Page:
Author Archive for Derelict Space Sheep

Heavy Weather

Heavy Weather by P. G. Wodehouse (Little, Brown and Company, 1933); audiobook read by Martin Jarvis (Canongate, 2008) Less a sequel, more a direct continuation of ‘Summer Lightning’. Wodehouse takes up the strands again and concocts a book-length encore of comedic misfortunes, double-crossings and plans hatched at cross purposes. Martin Jarvis narrates with dignity but over-eggs some of the voices.…

Packing for Mars

Packing for Mars: The Curious Science of Life in the Void by Mary Roach (W. W. Norton, 2010); audiobook read by Sandra Burr (Brilliance, 2010) The approach is a bit scattershot (the discursive footnotes are particularly disruptive in the audiobook), yet Roach’s investigation of the bizarre non-romantic particulars of space flight research, testing and preparation remains very engaging… and likely…

X’ed Out

X’ed Out by Charles Burns (Pantheon, 2010) In this confronting homage, Burns shows us what Tintin’s adventures might be like if they took place in a grim alternative reality (think the Upside Down of ‘Stranger Things’). Burns lacks Hergé’s sense of movement and pacing but this remains darkly memorable.    

An Electric Storm

An Electric Storm: Daphne, Delia and the BBC Radiophonic Workshop by Ned Netherwood (Obverse Books, 2018, Second edition) This is one-third a history of the BBC Radiophonic Workshop and two-thirds reviews of all its associated recordings. Netherwood is clearly an expert on electronic music but his enthusiasm for the Workshop’s legacy flounders in a concerted absence of (second edition!) proofreading.…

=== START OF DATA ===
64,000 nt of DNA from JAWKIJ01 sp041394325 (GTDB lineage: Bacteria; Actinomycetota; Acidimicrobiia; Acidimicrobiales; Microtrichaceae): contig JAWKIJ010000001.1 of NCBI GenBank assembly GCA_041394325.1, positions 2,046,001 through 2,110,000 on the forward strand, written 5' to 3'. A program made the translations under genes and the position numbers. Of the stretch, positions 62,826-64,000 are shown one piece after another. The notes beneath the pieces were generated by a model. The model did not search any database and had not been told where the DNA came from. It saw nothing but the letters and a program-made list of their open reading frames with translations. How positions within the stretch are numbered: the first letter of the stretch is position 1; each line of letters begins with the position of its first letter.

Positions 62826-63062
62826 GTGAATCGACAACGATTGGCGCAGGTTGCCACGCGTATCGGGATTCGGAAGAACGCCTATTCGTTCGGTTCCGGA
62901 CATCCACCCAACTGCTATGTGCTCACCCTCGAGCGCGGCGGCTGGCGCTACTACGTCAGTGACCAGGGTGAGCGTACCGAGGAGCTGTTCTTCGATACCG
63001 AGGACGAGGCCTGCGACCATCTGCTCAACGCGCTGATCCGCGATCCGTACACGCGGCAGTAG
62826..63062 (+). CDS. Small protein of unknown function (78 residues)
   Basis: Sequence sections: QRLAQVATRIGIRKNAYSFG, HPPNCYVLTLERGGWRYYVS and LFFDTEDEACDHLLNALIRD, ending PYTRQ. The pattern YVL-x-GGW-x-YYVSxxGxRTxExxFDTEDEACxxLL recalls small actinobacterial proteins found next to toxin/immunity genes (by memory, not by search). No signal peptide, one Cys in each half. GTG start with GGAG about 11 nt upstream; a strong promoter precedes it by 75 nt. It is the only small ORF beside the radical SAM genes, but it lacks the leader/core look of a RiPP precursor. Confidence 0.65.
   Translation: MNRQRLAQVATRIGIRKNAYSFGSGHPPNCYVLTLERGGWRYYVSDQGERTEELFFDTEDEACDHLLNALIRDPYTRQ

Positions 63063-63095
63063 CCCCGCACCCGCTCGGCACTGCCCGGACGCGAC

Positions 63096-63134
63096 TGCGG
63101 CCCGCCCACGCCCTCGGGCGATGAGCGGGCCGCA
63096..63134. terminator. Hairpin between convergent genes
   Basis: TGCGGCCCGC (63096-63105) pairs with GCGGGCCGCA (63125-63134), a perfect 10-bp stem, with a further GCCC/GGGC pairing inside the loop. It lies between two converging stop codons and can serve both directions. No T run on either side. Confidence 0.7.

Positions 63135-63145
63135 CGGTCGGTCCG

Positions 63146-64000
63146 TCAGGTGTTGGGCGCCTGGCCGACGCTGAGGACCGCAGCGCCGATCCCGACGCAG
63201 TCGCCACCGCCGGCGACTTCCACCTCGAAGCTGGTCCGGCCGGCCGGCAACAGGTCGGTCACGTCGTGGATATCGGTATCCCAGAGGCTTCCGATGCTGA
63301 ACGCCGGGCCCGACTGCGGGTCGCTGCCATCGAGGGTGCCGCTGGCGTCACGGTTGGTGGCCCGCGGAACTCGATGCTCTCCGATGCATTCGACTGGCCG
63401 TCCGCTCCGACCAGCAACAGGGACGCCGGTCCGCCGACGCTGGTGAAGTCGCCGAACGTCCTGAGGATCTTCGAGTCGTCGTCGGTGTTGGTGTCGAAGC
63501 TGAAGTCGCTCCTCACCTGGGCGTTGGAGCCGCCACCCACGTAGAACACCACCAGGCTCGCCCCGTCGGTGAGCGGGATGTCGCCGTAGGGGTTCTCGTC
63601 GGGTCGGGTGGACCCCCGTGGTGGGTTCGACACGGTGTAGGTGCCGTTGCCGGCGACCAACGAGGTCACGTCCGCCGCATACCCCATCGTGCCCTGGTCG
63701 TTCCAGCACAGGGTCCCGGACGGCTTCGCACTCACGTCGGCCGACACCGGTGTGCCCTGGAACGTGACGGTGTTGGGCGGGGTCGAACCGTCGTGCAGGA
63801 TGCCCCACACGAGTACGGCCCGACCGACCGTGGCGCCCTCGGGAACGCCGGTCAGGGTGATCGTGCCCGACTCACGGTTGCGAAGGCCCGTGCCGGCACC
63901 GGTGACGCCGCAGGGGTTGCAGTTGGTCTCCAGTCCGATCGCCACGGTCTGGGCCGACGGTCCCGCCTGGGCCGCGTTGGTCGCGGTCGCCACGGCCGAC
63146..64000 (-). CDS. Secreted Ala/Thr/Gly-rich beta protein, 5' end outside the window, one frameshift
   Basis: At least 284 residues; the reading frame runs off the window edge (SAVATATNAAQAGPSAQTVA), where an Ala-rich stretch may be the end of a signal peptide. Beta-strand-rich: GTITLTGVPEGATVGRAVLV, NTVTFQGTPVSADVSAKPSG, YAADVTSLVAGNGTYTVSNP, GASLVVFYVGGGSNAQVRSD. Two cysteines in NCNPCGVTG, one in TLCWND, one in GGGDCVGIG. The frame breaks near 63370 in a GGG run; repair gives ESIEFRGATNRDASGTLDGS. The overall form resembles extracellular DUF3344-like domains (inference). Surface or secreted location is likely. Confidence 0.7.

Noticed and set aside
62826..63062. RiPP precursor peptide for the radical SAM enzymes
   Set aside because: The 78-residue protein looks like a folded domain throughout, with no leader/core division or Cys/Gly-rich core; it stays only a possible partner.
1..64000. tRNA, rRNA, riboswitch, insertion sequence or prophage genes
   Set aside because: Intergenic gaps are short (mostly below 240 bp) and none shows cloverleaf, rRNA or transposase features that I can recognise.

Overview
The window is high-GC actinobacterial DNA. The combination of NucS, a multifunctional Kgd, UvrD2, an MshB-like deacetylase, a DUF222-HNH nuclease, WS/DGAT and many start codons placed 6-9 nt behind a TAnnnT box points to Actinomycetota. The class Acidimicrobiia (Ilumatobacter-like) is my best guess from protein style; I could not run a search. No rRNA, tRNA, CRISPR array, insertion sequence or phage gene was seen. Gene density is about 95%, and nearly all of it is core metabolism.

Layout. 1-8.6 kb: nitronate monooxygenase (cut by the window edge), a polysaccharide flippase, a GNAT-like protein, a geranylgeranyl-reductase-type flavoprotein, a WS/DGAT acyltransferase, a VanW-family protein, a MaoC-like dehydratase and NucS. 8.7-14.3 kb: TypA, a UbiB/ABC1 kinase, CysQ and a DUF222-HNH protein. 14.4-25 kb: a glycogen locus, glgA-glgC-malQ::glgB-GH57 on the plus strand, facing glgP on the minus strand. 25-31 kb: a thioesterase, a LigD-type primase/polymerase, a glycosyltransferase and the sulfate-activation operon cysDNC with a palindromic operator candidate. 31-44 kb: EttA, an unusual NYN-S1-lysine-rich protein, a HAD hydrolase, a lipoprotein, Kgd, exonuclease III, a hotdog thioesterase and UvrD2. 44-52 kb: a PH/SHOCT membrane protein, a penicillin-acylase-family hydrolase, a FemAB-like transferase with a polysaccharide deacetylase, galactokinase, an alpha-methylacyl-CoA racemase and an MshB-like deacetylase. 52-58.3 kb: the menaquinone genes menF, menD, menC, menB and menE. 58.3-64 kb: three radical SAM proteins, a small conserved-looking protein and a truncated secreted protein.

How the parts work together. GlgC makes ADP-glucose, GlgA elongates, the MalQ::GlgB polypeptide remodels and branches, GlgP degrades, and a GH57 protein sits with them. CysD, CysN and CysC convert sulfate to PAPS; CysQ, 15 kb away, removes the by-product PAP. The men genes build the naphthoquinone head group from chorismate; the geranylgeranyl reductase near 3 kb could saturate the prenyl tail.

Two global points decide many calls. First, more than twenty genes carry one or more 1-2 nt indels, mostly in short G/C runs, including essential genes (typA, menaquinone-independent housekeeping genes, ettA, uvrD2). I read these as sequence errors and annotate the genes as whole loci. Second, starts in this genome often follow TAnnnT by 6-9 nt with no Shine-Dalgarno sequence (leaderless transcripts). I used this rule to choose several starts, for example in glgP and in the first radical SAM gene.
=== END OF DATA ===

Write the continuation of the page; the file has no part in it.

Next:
The Last Werewolf

The Last Werewolf by Glen Duncan (Knopf, 2011); audiobook read by Robin Sachs (Random House, 2011) Jacob Marlowe is the last of his kind, world-weary and prone to introspection, accepting of death. With Duncan’s intelligent literary approach, the werewolf genre at last grows up and in this one fell swoop shows it can be truly, viscerally, exquisitely horrifying.    

Doctor Who: Time in Office

Doctor Who: Time in Office by Eddie Robson (Big Finish, 2017) Four mostly self-contained episodes revisiting the notion of the Fifth Doctor as President of Gallifrey. Robson plays around with tropes and there are some amusing moments, albeit that the overarching narrative wavers between comedy and drama and cops out in an anti-climax.    

The Comics of Hergé

The Comics of Hergé: When the Lines Are Not So Clear ed. Joe Sutliff Sanders (University Press of Mississippi, 2016) This collection of determinedly academic articles will be heavy-going even for scholars and Hergé fanatics, let alone the casual Tintin fan. Although some (obscurely) interesting points are raised, the book is severely diminished—as Sanders acknowledges—by a lack of supporting artwork.…

Fortunately, the Milk

Fortunately, the Milk by Neil Gaiman; audiobook ready by the author (HarperCollins, 2013) A whimsical little story, very English, as notable for its subtleties in phrasing and delivery as for the wildly fantastic, freewheeling plot of alien abduction, time travelling stegosaurus and fatherly determination to return home with milk. Gaiman’s audiobook reading comes highly recommended.    

Tim Minchin live at The Star, Gold Coast

Tim Minchin live at The Star, Gold Coast 4 May 2019 Barefoot and brilliant, the inimitable Tim Minchin rocked the den of iniquity, enthralling with his energetic mix of anecdotes and skewed insights, rootin’-tootin’ ivory-tickling tongue-twistedness and intellectually rigorous leftie irreverence. Highlights included ‘Thank You, God’, ‘If I Didn’t Have You’, and ‘Prejudice’.